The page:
The European tour has a stronger foothold in the lucrative Asian market, but the U.S. tour still offers far more prize money and has more clout. It's the next TV deal that could dramatically change the economic landscape, however, as CBS and NBC reel from big losses in golf, estimated to be in the millions, and sinking ratings—from a 2.9 average weekend rating in '05 to 2.0 last year. The Internet may be a future source of broadcast revenue, but the TV deal, to be negotiated this year, seems certain to be less lucrative. The Tour has proved adept at changing with the times, though.
4 Is Phil Mickelson the new king of Augusta?
WITHOUT a doubt. Phil the Thrill has now won three of the last seven Masters. In that span Tiger Woods—the default favorite every year since 1997—has claimed only one green jacket. Lost in all the emotion of Mickelson's victory last year was that he turned in one of the greatest performances in Masters history. His four-round total of 272 has been bettered only three times, and none of those totals came on the longer, stronger, retrofitted Augusta National. Mickelson's bogeyless 67 on Sunday was among the most pressure-proof rounds of his career. It marked the first major championship that Mickelson won with Woods in contention, a continuation of the edge Phil has enjoyed over Tiger dating to Masters Sunday in 2009, when Lefty thoroughly outplayed his longtime rival in a freighted pairing.
With one more green jacket Mickelson (above) will match Woods's and Arnold Palmer's total of four, second only to Jack Nicklaus's six. The bad news for the competition is that Mickelson appears to grow more comfortable at Augusta National every year. "I'm in love with this place," he said last April. "It just brings out the best in me. I love Sunday at Augusta. Back in the '90s, it was the most nerve-racking day. Still is, but I've just come to love and cherish it."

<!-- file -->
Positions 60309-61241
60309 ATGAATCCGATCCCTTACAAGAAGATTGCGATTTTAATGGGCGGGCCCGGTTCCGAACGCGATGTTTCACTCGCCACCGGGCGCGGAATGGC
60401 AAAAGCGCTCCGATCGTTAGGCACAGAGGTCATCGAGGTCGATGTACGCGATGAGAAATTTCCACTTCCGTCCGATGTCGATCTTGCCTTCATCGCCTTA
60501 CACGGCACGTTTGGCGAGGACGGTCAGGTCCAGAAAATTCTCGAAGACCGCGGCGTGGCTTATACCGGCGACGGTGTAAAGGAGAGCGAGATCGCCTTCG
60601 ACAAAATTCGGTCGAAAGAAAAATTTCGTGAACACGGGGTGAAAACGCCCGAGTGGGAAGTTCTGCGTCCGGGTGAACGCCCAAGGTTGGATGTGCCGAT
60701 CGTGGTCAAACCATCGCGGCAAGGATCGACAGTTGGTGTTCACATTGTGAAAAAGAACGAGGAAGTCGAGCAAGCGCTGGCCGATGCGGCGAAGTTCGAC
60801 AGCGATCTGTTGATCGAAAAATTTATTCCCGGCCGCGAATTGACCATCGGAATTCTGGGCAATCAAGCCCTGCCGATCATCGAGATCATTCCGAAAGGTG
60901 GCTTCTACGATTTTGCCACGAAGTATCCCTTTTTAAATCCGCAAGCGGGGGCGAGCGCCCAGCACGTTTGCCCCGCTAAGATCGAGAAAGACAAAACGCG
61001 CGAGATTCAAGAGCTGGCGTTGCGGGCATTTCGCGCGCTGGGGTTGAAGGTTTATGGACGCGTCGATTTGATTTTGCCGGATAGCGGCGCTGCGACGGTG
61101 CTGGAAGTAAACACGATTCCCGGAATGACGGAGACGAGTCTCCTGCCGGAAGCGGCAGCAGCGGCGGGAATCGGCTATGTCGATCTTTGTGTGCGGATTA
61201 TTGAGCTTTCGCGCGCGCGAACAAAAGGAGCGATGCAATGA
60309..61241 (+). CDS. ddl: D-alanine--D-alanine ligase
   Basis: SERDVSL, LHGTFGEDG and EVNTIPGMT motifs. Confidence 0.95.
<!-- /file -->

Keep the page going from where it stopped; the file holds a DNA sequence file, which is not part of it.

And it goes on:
5 Can Americans take back the LPGA Tour?
SORRY, UNCLE SAM, the world has you outnumbered. The Rolex World Rankings feature only 19 Americans among the top 100 players, six in the top 25. Nothing seems likely to change as talented, highly motivated players keep pouring out of Asia. It would be good enough for the U.S. market if at least the game's top player were an American. The decline in American men's dominance, for example, went largely unnoticed as long as Tiger Woods and Phil Mickelson ruled.
Among U.S. players, who can even carry women's golf the way Annika Sorenstam once did? Cristie Kerr is a steady winner who has been No. 1, but she's not quite a superstar. Neither is popular Paul Creamer. Alexis Thompson, a phenom who turns 16 in February, has the power game to be dominant if she develops a matching short game in the next, oh, 10 years. The best bet is Michelle Wie (above). She has just two victories, but she's only 21, attending Stanford and competing in her spare time. Once she focuses solely on golf, perhaps she can foment a modest American revolution.